Wednesday, March 31, 2010

Keith Jarrett - The Koln Concert

Outside of The Ragbirds show the other night, i had a conversation with a guy with pupils like flying saucers, who told me about this record, describing is as, "ripping your tongue out of yr head, so you can taste the universe." That is probably the best possible album review, and highest possible recommendation one could receive in these parts. I don't think i could do any better.
What you get is 55 minutes of solo piano sublimity, completely improvised in Cologne, Germany in 1975. During the journey, you hear flashes of sacral 20th century classical music, boogie-woogie, stride piano; often bluesy, jazzy. Surprisingly sweet, tender, heartfelt, resounding with passion as you hear his whoops, hollers, foot pounding the boards. This record is ALIVE, frozen and transported through time, containing all of the best possible strengths of improvised music. What strikes me the most is hearing him singing along with what his fingers are playing, demonstrating the sounds he hears in his head, and his mastery of manifesting them on this Earth.
After the staggering recommendation i received, i got this record and just let it play. It holds up amazingly well to repeat listening, offer new delights each time. Can be engaging, or just nice mood music. Great to read, to study, to sleep, and at this present moment, to stare out the window of my second story bedroom at the early spring, monochromatic sky.
Highly recommended!
The Koln Concert

Tuesday, March 30, 2010

No Monster Club

No Monster Club, formerly Donald Duck Dispensary, is one Bobby Aherne, from Dublin, and he is making rather enjoyable one-man sunny pop music. Bobby, jaunty, optimistic, pick yr adjective, it is rather appropriate for the warming up weather. Considering the bleepy 8-bit melodies, the twee delivery, and colorful presentation, the stars were aligned for me to absolutely HATE this, but i actually rather like it. Considering how much fuzzy lo-fi pop music with 'tropical' accouterments, like shakers, bird calls, and such, it is easy for this kind of thing to get lost in the shuffle, to sink in the mix. But i feel there is a sincerity here, and it is pretty fun, feel-good music.
Below, i've posted a couple mp3s to check out, links swiped from one Seizure Chicken (awesome blog title, btw,) seeing as how my uploading has been rather finicky lately. So check out their site, as well. No Monster Club will be releasing Tropical Decibels Vol. 1 and 2 on Cass/Flick in the foreseeable future, so keep yr peepers peeled.
Thanks to Bobby for getting in touch. Keep up the good work, mate.

mp3 – No Monster Club -Wish Me Well

mp3 – No Monster Club – Flying Colours

Monday, March 29, 2010

Les Baxter - Ritual of the Savage

I am listening to this, currently, with the intent of reviewing it over here, an Exotica site that i write reviews for. Marco, my editor, is extremely tolerant of posting reviews for whatever random shit i happen to be feeling passionate about that minute, so i am trying to write up some classic exotica that he is so passionate about.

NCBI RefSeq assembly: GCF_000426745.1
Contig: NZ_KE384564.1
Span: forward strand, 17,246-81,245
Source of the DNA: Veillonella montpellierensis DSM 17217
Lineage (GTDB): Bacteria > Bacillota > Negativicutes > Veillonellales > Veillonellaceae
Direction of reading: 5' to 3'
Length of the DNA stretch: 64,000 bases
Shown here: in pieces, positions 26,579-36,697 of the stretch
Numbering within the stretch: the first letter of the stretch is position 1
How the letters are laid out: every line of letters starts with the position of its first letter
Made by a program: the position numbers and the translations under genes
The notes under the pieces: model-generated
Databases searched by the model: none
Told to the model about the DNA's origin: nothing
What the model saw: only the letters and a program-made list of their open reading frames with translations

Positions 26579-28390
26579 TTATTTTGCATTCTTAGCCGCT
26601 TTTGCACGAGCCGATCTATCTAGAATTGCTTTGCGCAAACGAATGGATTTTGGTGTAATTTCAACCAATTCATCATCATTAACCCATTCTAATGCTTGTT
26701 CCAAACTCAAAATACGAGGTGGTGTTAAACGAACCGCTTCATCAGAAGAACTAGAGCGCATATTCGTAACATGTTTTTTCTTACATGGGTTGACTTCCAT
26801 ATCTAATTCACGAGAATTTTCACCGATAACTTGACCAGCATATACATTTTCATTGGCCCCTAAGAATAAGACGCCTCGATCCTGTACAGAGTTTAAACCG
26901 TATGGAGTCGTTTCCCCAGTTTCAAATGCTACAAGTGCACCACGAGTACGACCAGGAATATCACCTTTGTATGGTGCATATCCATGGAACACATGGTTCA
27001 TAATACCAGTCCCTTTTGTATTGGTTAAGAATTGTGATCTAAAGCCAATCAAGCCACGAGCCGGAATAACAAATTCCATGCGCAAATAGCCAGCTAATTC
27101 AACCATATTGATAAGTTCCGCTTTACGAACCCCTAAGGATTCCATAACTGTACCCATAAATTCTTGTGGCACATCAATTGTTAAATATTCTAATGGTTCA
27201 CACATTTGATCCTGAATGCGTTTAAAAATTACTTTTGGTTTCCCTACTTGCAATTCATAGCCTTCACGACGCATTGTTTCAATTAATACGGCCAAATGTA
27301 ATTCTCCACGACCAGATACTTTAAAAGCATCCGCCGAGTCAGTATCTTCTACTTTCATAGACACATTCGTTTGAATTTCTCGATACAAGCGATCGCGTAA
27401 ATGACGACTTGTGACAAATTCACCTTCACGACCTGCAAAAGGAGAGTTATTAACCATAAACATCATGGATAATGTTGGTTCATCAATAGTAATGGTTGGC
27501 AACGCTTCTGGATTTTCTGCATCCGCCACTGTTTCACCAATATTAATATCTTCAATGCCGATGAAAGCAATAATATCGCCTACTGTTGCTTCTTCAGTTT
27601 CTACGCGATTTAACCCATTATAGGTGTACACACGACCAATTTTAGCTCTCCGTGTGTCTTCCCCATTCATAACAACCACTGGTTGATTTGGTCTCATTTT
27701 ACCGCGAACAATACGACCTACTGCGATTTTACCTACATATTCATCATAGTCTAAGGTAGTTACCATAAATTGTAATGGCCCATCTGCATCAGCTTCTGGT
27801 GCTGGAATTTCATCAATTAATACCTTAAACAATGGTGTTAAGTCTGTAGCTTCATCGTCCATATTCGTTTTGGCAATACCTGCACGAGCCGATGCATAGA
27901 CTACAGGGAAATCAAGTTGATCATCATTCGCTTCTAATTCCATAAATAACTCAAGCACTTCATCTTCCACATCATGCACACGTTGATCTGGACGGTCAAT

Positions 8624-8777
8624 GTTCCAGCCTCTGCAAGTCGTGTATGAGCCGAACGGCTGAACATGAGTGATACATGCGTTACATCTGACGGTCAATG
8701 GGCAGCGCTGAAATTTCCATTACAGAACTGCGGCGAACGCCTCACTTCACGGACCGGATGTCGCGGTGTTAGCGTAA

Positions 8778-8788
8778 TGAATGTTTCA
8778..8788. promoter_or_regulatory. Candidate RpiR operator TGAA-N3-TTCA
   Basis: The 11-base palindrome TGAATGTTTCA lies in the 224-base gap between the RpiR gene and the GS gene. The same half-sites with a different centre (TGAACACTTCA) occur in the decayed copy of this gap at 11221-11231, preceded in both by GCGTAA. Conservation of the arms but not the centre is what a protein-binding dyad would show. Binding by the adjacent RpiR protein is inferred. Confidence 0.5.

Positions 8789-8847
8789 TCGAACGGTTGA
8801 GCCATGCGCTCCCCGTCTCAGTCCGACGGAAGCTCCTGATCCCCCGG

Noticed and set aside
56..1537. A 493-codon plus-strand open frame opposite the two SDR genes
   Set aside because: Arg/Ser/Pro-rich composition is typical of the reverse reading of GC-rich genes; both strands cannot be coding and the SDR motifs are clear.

I'm not so passionate about it, myself. I find it interesting, culturally and historically, but i never seem to get beyond a novelty level with the stuff. My skewed brain automatically conjures a perverse 1950s: suburbanites listening to Tiki records as they pop pills and slowly decline into
alcoholism. That being said, there are some real musical innovations being hashed out here, composers dallying with other cultures, as we slowly and falteringly felt out way out of bland, white-bread mono-culturalism. At least they were trying. I've heard it said that the interest in Island Cultures developed from GIs who had been station in Japan and Asia, and thus the idea of Hawaii, the tropical paradise was born.
Like i said, i find the idea of this style of music as a historic curiosity is endlessly fascinating, a unique peak into Cold War era America, people's neurosis and fantasies as filtered through their listening habits. You can grab a sneak peak into the bomb shelters of the American id. Also, this music was designed to be pleasant and unobtrusive. It is fun, upbeat, cocktail hour; its all tans and surf and adventure, chasing beautiful women, wearing nice seats. It is designed to make the listener to feel cosmopolitan and chic. With it. Fans of kitsch, martinis and lounge suits, will go apeshit for this record. And it is a classic, one of THE definitive exotica records, spawning hordes of clones. The song 'Quiet Village,' with its swooping strings, strident piano, and hints of percussion, has been covered more than probably any other exotica track, sometimes with whole albums devoted entirely to it. It is an institution. So those interested in influential music may also find an angle here. And it is masterfully composed, smooth and flowing as the Orinoco, fluttering like colorful plumage. It will soothe away the cares of yr day, relaxing in the hammock of yr mind. It will, no doubt, also improve yr tan, and make you more irresistible to women (don't know about men. This is primarily a bachelor's market).